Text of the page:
Wednesday, March 12, 2014

Ann Patchett Book Hour at the Public Library Association Conference

The snow storm in Indianapolis has not materialized. Starting around 9:15 a.m., I saw flurries out my window, and snow was still swirling at 12:15 p.m., but there has been no accumulation. Still, the wind and weather upset air traffic, and Ann Patchett arrived about 50 minutes late from Nashville for her Ann Patchett Book Hour program. PLA staff provided an entertaining impromptu quiz show to fill the gap, but some people bailed before the bookstore owner/author arrived. Remarkably, many stayed and enjoyed hearing Patchett push books that she did not write.

I saw Patchett do this type of program last summer the ALA conference in Chicago. She had a different list of books then and prefaced with different personal stories. She was again entertaining, and I came away wanting to read titles that I had not considered. I will go to hear her a third time if the opportunity arises.

Like in Chicago, Patchett passed out a postcard identifying her Nashville bookstore Parnassus Books and ten books that she wanted to promote. The titles are as follows:

When Things Fall Apart by Pema Chodron
Swimming Studies by Leanne Shapton
The Bully Pulpit by Doris Kearns Goodwin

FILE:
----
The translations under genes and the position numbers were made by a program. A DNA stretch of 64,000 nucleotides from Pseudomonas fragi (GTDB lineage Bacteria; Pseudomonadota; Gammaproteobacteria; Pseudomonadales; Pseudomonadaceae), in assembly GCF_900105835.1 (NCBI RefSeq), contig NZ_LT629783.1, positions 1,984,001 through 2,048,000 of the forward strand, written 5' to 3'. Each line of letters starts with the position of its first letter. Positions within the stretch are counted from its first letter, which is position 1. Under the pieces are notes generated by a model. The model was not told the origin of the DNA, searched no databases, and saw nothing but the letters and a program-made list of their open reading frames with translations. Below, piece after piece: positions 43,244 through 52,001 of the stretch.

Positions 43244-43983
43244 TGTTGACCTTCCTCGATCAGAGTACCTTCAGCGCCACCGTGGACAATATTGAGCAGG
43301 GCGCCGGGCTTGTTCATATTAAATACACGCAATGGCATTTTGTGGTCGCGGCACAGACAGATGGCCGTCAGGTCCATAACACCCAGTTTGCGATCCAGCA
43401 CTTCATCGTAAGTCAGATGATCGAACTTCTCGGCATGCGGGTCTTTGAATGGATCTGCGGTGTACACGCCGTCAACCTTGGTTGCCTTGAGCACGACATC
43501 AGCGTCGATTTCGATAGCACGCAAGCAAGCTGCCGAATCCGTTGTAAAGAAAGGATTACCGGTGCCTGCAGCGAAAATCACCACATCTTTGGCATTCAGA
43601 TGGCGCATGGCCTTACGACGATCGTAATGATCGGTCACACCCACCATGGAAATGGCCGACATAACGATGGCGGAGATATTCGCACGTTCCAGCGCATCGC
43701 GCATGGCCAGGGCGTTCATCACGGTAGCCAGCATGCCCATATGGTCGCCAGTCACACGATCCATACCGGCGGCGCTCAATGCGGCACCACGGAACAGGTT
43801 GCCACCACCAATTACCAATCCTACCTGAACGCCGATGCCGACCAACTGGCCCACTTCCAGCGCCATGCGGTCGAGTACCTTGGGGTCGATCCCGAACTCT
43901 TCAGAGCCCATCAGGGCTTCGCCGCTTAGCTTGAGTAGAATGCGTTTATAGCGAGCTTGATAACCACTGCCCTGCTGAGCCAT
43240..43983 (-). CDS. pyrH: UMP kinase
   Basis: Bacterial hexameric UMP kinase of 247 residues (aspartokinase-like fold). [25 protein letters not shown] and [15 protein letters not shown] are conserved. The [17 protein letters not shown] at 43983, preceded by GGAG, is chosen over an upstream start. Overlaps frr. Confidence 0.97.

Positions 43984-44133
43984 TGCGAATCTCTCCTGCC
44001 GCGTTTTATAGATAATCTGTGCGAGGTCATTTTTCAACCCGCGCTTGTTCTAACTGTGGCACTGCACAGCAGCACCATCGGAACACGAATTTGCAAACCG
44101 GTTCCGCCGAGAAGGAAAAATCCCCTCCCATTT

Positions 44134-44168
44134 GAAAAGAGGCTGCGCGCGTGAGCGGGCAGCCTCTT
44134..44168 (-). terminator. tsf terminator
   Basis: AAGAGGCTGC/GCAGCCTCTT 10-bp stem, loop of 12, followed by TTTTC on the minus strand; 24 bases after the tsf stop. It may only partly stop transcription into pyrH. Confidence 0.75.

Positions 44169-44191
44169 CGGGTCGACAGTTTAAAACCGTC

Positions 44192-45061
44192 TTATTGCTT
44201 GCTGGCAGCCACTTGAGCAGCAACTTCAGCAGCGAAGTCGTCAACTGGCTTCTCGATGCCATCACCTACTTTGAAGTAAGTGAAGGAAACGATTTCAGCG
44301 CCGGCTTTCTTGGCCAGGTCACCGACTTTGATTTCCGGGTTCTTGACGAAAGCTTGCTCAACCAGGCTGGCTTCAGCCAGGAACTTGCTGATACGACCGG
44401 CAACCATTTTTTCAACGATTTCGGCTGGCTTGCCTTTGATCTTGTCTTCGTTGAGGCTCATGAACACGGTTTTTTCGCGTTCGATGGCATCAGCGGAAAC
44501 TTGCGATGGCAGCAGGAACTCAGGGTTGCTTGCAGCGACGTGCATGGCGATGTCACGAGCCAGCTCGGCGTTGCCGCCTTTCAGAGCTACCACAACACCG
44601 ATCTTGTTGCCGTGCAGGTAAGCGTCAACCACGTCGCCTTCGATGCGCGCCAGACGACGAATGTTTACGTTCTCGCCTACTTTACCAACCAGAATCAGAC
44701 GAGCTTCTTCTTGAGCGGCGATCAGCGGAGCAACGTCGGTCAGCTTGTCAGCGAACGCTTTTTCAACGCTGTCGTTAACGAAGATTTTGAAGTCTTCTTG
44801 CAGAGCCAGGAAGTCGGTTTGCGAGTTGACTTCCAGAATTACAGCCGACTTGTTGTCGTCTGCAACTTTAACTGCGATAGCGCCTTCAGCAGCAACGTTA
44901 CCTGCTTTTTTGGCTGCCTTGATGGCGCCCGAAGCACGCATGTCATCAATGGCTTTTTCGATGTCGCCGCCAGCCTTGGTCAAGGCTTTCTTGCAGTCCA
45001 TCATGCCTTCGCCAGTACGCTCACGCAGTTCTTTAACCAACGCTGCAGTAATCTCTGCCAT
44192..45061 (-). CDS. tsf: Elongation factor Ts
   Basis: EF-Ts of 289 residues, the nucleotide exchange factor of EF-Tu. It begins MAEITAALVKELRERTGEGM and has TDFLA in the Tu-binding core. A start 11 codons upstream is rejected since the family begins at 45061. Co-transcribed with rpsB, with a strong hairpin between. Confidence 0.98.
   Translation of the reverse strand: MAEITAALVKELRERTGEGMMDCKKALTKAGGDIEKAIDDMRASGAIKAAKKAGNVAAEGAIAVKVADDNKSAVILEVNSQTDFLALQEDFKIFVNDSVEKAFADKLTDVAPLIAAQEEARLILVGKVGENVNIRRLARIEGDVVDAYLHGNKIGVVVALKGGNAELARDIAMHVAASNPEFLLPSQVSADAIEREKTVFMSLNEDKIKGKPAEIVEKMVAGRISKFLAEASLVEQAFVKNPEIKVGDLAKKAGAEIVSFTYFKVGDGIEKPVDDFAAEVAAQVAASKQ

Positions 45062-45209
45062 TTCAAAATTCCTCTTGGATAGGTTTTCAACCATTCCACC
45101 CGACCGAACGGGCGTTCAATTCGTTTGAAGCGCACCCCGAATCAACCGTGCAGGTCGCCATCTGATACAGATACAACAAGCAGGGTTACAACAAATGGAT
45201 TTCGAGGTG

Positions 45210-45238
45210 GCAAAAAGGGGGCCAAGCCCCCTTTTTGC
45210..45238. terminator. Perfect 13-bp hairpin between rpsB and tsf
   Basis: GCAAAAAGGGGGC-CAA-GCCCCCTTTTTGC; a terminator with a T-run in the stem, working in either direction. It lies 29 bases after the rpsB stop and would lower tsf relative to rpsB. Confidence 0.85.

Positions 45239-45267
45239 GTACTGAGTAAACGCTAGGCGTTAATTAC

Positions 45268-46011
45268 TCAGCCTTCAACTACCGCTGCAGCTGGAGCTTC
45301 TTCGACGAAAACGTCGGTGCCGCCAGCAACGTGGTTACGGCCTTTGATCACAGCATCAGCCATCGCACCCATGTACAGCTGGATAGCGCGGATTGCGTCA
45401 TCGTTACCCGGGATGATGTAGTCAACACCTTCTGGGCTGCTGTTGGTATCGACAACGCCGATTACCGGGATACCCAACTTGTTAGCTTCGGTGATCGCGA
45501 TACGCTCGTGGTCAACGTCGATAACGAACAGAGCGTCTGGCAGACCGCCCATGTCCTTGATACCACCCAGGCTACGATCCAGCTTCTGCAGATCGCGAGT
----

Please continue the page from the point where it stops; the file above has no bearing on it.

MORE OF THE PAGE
Men We Reap by Jesmyn West
Act One by Moss Hart

The Good Lord Bird by James McBride
Dirty Love by Andre Dubus
Fools of Fortune by William Trevor
Thunderstruck by Elizabeth McCracken
The Signature of All Things by Elizabeth Gilbert

After printing the cards, Patchett decided that she also wanted to tell us about two books by Joan Wickersham, Suicide Index: Putting My Father's Death in Order (nonfiction) and News from Spain: Seven Variations of a Love Story (fiction).

My favorite part of the program was the latter part when Patchett fielded questions from the audience. She told about researching State of Wonder in the rainforest, enjoying her mother's books, and picking out their dog Sparky, who is on the postcard.

Patchett also spoke about the importance of the right book that a person will appreciate at the time you offer it. It was a program worth the wait.

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